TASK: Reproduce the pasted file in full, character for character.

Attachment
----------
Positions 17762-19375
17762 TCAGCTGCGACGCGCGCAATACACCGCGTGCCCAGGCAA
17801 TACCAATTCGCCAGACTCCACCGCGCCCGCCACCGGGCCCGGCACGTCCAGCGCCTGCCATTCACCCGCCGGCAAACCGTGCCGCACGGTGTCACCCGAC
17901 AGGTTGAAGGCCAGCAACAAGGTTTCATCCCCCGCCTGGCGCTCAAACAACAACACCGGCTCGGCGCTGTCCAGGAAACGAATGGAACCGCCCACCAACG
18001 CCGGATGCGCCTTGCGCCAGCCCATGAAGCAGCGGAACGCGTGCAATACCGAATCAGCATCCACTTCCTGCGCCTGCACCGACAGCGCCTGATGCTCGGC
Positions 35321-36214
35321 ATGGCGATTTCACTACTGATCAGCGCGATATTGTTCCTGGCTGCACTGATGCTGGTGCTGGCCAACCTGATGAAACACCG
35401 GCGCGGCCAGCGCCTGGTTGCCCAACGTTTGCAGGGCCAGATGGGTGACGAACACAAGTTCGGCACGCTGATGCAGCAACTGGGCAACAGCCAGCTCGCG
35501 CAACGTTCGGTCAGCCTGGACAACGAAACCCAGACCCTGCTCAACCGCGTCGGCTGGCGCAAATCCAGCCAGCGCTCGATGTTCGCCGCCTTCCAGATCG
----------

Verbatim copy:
Positions 17762-19375
17762 TCAGCTGCGACGCGCGCAATACACCGCGTGCCCAGGCAA
17801 TACCAATTCGCCAGACTCCACCGCGCCCGCCACCGGGCCCGGCACGTCCAGCGCCTGCCATTCACCCGCCGGCAAACCGTGCCGCACGGTGTCACCCGAC
17901 AGGTTGAAGGCCAGCAACAAGGTTTCATCCCCCGCCTGGCGCTCAAACAACAACACCGGCTCGGCGCTGTCCAGGAAACGAATGGAACCGCCCACCAACG
18001 CCGGATGCGCCTTGCGCCAGCCCATGAAGCAGCGGAACGCGTGCAATACCGAATCAGCATCCACTTCCTGCGCCTGCACCGACAGCGCCTGATGCTCGGC
Positions 35321-36214
35321 ATGGCGATTTCACTACTGATCAGCGCGATATTGTTCCTGGCTGCACTGATGCTGGTGCTGGCCAACCTGATGAAACACCG
35401 GCGCGGCCAGCGCCTGGTTGCCCAACGTTTGCAGGGCCAGATGGGTGACGAACACAAGTTCGGCACGCTGATGCAGCAACTGGGCAACAGCCAGCTCGCG
35501 CAACGTTCGGTCAGCCTGGACAACGAAACCCAGACCCTGCTCAACCGCGTCGGCTGGCGCAAATCCAGCCAGCGCTCGATGTTCGCCGCCTTCCAGATCG